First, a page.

In these times of extreme weather events, rainfall pattern has gone for a toss across the country in the last few years. The maximum impact of this can be seen on India’s main rainfall season of Southwest Monsoon. Country might achieve the target during the four-month long season, but it is the rainfall distribution that has gone haywire.
Although climatological records are updated/ upgraded/ downgraded normally in 30 years, but we are now in dire need to revise these records. Owing to changing climate patterns, there has been already a change in the average rainfall for the four-month long Monsoon season done by state-run India Meteorological Department in 2019.
Till 2018, the average rainfall was accounted to 887 mm of long period average (LPA) from June to September. The new normal for the season now stands at 880.6 mm of LPA. Besides this, monthly rainfall statistics have also been revised.
It is a known fact that India’s agriculture is still largely dependent on Monsoon rains and changing Monsoon pattern has been taking toll on the agri-production. In wake of this, just changing the rainfall figure was not enough and thus, monthly rainfall has also been revised accordingly for few stations.
But we need to dig more deeper in these unpredictable times, especially about the onset and withdrawal of Monsoon. Slowly and steadily, we are inching closer towards Monsoon 2020 and thus, it even becomes more important to make timely changes. Onset date for Kerala is at June 1 and withdrawal commences from September 1 and is completed by October 15.
ONSET OF SOUTHWEST MONSOON
In span of 49 years, i.e. since 1971, there were four occasions when Southwest Monsoon had made a delayed onset by more than a week, while there were four occasions when Monsoon arrived early than a week.
This indicates that 84% times Monsoon had started its four-month long journey on time and that it was only 16% when Monsoon was delayed or arrived before time. However, the area which Skymet Weather believes should be considered to be revised is the region of onset.
Normally, Southwest Monsoon enters the country through Kerala and across Bay of Bengal at one go. Simultaneously, it also extends to Northeast India. Prior to this, Monsoon reaches Andaman coast of Myanmar almost 10 days before Kerala.
Around the time of onset over the country, apart from Kerala, we also see intense rains over Northeast India. In fact, weather conditions are quite akin to that of Kerala be it in terms of relative humidity, rainfall, clouding or wind pattern.
RECOMMENCATION: Thus, there are good number of chances that Monsoon arrives over Northeast India first than Kerala on few occasions or if not that then simultaneously. Hence, we at Skymet Weather believe that this should be considered for revision. A criterion should also be ruled out for the onset of Monsoon on Northeast India on similar lines that of Kerala or something exclusive.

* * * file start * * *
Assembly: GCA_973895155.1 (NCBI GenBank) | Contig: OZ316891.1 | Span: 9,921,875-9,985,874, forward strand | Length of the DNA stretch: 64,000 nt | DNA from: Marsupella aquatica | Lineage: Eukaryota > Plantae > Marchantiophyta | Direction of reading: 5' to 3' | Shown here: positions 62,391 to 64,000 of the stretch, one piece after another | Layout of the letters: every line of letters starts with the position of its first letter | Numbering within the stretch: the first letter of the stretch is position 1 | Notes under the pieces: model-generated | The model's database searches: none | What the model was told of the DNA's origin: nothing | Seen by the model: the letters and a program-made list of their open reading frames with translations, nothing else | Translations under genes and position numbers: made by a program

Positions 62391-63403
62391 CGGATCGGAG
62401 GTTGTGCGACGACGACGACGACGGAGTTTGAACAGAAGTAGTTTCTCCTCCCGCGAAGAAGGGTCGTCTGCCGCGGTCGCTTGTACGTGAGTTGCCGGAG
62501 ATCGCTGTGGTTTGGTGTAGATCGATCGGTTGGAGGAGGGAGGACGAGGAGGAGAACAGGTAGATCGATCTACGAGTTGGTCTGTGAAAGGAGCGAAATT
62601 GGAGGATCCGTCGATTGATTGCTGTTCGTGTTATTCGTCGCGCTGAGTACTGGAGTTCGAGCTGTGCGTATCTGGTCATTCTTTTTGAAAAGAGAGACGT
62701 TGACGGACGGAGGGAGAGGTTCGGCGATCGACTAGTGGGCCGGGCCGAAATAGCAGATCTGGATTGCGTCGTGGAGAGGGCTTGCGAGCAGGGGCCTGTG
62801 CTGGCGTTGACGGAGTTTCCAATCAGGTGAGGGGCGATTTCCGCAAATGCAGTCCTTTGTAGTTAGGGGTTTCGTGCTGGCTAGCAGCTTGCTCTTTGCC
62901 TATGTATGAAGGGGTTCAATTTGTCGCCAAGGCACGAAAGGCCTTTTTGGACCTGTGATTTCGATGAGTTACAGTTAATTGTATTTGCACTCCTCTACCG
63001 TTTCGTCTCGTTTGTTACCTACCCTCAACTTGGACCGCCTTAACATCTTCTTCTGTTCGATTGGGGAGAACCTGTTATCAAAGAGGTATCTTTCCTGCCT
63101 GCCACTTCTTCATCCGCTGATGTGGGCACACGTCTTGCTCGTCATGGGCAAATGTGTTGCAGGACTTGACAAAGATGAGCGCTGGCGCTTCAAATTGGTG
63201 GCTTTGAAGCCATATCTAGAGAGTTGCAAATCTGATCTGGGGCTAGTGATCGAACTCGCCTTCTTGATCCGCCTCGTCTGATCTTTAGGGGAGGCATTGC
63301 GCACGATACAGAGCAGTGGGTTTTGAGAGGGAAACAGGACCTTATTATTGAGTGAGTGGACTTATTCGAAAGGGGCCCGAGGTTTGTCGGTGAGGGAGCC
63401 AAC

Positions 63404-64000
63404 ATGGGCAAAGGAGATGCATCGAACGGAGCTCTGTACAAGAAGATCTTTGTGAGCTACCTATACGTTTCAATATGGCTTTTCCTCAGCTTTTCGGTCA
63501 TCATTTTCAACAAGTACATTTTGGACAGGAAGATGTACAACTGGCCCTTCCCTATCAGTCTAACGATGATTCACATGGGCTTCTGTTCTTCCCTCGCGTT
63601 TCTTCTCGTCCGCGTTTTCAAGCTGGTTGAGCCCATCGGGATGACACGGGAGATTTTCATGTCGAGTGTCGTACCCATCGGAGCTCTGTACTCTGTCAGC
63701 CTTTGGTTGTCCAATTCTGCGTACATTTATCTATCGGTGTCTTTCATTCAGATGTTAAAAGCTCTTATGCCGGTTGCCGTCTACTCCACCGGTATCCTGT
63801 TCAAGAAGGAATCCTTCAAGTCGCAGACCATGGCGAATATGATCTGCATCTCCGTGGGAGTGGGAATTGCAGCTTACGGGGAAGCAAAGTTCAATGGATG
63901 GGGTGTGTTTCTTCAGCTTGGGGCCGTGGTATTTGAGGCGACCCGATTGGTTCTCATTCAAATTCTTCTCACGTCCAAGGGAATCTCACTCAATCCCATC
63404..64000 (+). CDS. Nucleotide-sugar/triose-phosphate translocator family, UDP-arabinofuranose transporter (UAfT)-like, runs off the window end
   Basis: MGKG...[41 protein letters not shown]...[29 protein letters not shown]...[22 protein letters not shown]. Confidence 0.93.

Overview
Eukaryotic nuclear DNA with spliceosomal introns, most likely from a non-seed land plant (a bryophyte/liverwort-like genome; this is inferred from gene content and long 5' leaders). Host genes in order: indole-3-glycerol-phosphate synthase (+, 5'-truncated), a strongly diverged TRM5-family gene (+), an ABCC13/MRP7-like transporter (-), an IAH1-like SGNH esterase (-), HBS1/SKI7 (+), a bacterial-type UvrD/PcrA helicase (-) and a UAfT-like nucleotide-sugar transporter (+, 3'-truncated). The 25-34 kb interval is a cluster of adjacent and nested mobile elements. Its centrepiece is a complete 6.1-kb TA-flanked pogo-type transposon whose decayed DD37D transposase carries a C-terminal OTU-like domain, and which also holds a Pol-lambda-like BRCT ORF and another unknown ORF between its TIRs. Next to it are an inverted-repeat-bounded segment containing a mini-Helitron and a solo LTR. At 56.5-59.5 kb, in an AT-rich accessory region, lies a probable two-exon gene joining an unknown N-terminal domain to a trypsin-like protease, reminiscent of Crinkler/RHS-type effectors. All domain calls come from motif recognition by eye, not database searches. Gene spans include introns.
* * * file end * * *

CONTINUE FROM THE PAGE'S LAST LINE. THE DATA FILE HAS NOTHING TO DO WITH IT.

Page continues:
Besides this, variability of Monsoon over a week should also be acceptable and arrival of Monsoon seven days prior or later should be deemed as normal. In wake of this, we believe these dates should be shifted.
Region-wise onset dates should be pushed little far, especially for North and Central India. While Monsoon in southern parts advances with variability of one week, it expands to 15 days in northern parts. Looking at the statistics, the ratio for timely onset of Monsoon over these regions versus delayed arrival is 2:8. Not only this, it is not necessary for Monsoon to cover the entire state or sub-division in one go.
WITHDRAWAL OF SOUTHWEST MONSOON
Fluctuations and variabilities are quite large in the withdrawal pattern. Commencement of Monsoon retreat from Rajasthan is scheduled on September 1. Invariably this deadline is being surpassed and at times by a big margin. Further, the withdrawal of Monsoon from the subsequent parts of the country is not very smooth. At few occasions, the process is even halted in between.
Monsoon withdrawal is considered complete when it reaches 15°N over Peninsular India, which is around October 15. This also is the time when Northeast Monsoon to make incursion before setting in. As per schedule by October 1, withdrawal is done till Goa, Madhya Maharashtra, West Madhya Pradesh, and West & Central Uttar Pradesh.
Looking at the withdrawal pattern for the last three years, 2017 and 2018 saw Monsoon started retreating on September 27 and September 29, respectively. Meanwhile, 2019 set a new record as Monsoon started its withdrawal journey on October 8, which has been the most delayed ever in the history. Following is the withdrawal pattern seen over the last few years.
It has been largely seen that withdrawal of Monsoon across the central parts of the country has extended up to October 10 against the normal date of October 1. The process gets completed around October 20 or even beyond.
RECOMMENCATION: Looking at this, we at Skymet Weather feel that withdrawal dates for Madhya Pradesh, Uttar Pradesh and Maharashtra need to be revised.
Image Credit: NDTV
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